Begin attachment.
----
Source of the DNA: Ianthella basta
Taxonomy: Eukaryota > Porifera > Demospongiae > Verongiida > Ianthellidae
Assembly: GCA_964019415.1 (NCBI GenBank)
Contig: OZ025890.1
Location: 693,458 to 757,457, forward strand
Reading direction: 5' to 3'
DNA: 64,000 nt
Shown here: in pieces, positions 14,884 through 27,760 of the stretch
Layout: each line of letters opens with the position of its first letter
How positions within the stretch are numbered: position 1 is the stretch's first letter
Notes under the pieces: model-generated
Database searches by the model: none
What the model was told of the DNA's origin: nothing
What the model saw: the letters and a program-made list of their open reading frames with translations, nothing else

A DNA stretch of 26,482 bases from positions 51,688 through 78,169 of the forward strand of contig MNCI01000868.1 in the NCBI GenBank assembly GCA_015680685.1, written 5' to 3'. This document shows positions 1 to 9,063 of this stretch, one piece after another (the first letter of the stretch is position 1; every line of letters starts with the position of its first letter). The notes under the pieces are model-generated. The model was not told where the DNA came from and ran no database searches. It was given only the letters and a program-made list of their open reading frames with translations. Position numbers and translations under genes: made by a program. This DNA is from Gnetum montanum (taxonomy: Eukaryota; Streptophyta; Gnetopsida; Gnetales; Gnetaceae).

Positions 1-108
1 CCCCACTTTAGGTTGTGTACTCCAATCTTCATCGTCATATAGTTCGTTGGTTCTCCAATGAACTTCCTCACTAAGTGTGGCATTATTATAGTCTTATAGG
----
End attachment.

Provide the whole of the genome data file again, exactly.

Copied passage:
Source of the DNA: Ianthella basta
Taxonomy: Eukaryota > Porifera > Demospongiae > Verongiida > Ianthellidae
Assembly: GCA_964019415.1 (NCBI GenBank)
Contig: OZ025890.1
Location: 693,458 to 757,457, forward strand
Reading direction: 5' to 3'
DNA: 64,000 nt
Shown here: in pieces, positions 14,884 through 27,760 of the stretch
Layout: each line of letters opens with the position of its first letter
How positions within the stretch are numbered: position 1 is the stretch's first letter
Notes under the pieces: model-generated
Database searches by the model: none
What the model was told of the DNA's origin: nothing
What the model saw: the letters and a program-made list of their open reading frames with translations, nothing else

A DNA stretch of 26,482 bases from positions 51,688 through 78,169 of the forward strand of contig MNCI01000868.1 in the NCBI GenBank assembly GCA_015680685.1, written 5' to 3'. This document shows positions 1 to 9,063 of this stretch, one piece after another (the first letter of the stretch is position 1; every line of letters starts with the position of its first letter). The notes under the pieces are model-generated. The model was not told where the DNA came from and ran no database searches. It was given only the letters and a program-made list of their open reading frames with translations. Position numbers and translations under genes: made by a program. This DNA is from Gnetum montanum (taxonomy: Eukaryota; Streptophyta; Gnetopsida; Gnetales; Gnetaceae).

Positions 1-108
1 CCCCACTTTAGGTTGTGTACTCCAATCTTCATCGTCATATAGTTCGTTGGTTCTCCAATGAACTTCCTCACTAAGTGTGGCATTATTATAGTCTTATAGG